economic adjustment once losses have been revealed. The uselessness of capital has been made visible, so the creation of new savings is needed before being allocated into well suited capital.

Depression is a relative term for a big and generalized recession/bust.

Not so free market economy: Intervined economy (distorsion)

When markets are (economy) intervened or centrally planned, prices don't reflect a natural supply-demand relation, so (calculating with money) profits don't represent creation of value anymore (and favoured producers get value that is not correspondant with demand). Therefore, capital is attracted by such (money numbers) profits and allocated into the favoured producers instead of into those that increase value availability the most.     

1) As a consequence there is a reestructuration of the economy that lowers economic growth/progress because of a non-natural allocation of capital.

2) (Because of policies) Those suddenly created distortions that are not allowed to self-correct, may create false expectations, which may trigger or exacerbate business cycles, transforming them into economic cycles and bubbles.

Economic cycles consist of generalized business cycles, those that affect simultaneously different sectors.

Usually, when the destruction of value is evident, those policies are somewhat reverted, or further policies are enforced at different places of the value chain. 

Example: fiat money (intervened): 

1) Fiat money results in a value-redistribution scheme from holders of that money to the Central Bank that issues new units. Each previously existing unit represents now a smaller portion of wealth, which destroys previously acquired knowledge through the price mechanism and tends to harm any formerly established recipient of payments while benefiting the payer. 

The fact that the Central Bank doesn't look for a return when it distributes those units constitutes an advantage for inefficient producers, specially for those directly connected to it.

Businesses that otherwise would be bankrupt, are able to profit and expand. Companies that are able to survive because of the cheap credit "subsidized" by the constant injection of fiat, are called zombie companies

Rescues and guarantees are intermittent injections of fiat money that incentivize the benefited companies to disguise capital consumption as profit.

 

E.g. commercial banks receive compensation from excessive risk taking. Prior to the 2007-2010 financial crisis, they assumed extreme investment risks that appeared very profitable until the market correction came. They had actually been depleting their reserve, so they had to request a rescue when their bankruptcy was evident.

 

The abuse of the fiat money system conducts the economy to an anemic growth  (poor growth in which business that destroy economic value are able to capt the new money that flows from the Printing Press).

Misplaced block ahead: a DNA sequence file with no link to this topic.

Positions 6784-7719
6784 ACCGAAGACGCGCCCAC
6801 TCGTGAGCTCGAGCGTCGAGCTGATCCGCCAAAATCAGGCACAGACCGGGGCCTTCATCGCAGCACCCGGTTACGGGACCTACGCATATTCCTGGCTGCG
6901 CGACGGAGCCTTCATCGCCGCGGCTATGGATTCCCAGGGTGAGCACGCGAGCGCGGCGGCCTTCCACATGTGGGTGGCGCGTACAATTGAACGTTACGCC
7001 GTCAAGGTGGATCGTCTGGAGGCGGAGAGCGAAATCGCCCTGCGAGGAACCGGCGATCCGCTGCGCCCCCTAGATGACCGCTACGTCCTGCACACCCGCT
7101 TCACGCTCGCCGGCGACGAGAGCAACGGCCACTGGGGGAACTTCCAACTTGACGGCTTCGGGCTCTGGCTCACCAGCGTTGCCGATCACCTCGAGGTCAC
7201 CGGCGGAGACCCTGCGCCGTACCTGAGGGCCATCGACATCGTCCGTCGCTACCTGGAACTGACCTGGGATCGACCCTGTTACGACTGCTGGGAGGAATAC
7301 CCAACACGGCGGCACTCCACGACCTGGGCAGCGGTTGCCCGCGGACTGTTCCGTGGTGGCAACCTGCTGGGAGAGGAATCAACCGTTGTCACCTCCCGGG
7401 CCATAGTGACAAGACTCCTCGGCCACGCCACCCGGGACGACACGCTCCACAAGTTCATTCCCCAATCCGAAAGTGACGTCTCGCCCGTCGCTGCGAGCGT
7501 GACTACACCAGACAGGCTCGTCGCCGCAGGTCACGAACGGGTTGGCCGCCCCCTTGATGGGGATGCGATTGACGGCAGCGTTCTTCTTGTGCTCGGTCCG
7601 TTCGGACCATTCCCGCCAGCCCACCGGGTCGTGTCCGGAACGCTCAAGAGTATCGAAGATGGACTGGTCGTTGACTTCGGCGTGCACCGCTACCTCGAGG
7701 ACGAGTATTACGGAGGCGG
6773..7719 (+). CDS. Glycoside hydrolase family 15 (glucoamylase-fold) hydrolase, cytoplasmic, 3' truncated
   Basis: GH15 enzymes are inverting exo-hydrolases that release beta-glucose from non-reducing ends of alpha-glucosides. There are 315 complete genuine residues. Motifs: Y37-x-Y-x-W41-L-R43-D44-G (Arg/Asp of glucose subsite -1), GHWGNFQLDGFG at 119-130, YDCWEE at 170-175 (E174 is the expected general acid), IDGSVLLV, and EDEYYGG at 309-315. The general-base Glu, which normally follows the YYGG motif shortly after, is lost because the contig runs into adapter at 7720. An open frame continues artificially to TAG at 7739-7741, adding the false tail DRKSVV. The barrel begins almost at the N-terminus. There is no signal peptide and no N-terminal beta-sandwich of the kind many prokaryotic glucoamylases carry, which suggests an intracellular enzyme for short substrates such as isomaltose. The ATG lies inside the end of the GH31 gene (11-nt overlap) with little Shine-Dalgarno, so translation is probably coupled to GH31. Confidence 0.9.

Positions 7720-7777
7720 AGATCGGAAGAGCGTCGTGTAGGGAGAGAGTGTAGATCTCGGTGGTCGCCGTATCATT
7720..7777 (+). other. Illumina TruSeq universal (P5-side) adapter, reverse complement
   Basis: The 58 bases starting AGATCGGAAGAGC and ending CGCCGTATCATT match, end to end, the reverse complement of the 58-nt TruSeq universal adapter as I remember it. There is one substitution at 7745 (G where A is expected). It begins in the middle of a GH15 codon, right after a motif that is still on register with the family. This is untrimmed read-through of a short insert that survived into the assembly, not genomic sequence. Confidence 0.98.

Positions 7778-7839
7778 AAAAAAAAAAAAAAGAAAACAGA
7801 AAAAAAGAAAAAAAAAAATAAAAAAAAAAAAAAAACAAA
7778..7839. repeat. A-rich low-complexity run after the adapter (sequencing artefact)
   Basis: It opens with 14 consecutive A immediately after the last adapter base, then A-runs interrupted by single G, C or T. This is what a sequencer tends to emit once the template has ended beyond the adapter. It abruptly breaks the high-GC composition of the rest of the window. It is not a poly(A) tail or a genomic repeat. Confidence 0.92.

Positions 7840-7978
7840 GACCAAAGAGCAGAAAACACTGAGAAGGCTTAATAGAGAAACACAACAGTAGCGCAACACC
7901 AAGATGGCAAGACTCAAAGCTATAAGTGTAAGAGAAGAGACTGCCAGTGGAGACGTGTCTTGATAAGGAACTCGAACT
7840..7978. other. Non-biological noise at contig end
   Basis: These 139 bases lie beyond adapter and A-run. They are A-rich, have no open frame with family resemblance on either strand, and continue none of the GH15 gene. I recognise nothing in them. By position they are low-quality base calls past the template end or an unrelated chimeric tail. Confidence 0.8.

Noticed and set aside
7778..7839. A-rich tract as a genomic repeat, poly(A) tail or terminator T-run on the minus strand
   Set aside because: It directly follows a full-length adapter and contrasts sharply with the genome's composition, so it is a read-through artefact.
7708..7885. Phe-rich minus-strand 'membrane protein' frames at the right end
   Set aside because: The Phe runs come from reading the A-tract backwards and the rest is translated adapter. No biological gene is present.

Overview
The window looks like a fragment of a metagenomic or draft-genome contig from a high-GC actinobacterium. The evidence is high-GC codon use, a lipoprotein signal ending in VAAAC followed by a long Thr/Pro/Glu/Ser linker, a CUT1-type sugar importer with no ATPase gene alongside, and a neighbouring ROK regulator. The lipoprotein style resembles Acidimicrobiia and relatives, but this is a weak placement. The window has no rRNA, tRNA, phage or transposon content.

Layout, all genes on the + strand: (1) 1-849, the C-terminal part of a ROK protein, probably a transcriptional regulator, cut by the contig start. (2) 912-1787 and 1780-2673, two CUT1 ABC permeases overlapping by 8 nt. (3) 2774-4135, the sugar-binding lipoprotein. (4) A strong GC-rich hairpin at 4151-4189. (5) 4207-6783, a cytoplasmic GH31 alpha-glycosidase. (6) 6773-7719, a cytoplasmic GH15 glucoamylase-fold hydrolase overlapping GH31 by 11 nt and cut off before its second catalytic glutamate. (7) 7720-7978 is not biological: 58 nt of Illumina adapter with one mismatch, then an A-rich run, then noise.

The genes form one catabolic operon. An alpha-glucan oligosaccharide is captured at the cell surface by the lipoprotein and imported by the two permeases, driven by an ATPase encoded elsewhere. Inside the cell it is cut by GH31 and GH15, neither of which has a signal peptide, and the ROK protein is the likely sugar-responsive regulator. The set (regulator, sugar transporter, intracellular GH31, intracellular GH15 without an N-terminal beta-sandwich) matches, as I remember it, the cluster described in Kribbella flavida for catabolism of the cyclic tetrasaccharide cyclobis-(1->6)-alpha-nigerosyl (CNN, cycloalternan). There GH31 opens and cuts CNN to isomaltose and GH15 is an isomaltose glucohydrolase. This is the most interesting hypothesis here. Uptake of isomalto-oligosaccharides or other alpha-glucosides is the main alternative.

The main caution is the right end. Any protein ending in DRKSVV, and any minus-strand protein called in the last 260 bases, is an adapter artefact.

2) The unpredicted variations of the monetary base and its distribution provoke unanticipated abrupt changes into the sectors where it flows to. This can feed incorrect assumptions that do not identify such a temporary flow as the main cause.

 

E.g. in Iceland's prior to the 2008 economic collapse, there was an artificial wealth illusion due to a spectacular growth in asset prices. Excesses were spurred by a massive growth in debt. The natural barrier for the containment of debt was demolished by the current of money from Central Banks to debt markets. Iceland's bust phase started at the time its credit expansion finalized.    

 

The pumping of money is stopped when the Central Bank considers that the value of fiat money is diluting too quickly. The restructuring of the economy that follows is called crisis.

----------------------------------------------------------

 

Terms

Income: value received per unit of time.

Savings: value accumulated. It may include money, capital and final products. 

Wealth: a relative abundance of savings.

Trade: a voluntary swap of property between two people.

 

Capital - Asset - Property​ - Good: anything useful - valuable - possessable - desired. 

Investors - Producers - Companies - Businesses: economic agents whose main role is the coordination of capital use.

Investing: the allocation of savings into capital goods looking for a return.

Speculation: a form of investing in which the expected profits come from selling back the asset after price changed. To own in expectation of price increase, also to borrow in expectation of price decrease.

Interest: the return that a producer obtains (because of its investments or its products and services) less the cost of production. The cost of production is the depreciation of its reserve.  Profit in relation to capital.

Creation reflects production. Destruction (property depreciation) reflects consumption.

Consumption that produces an economic good is production, otherwise it is the process of either leisure or waste.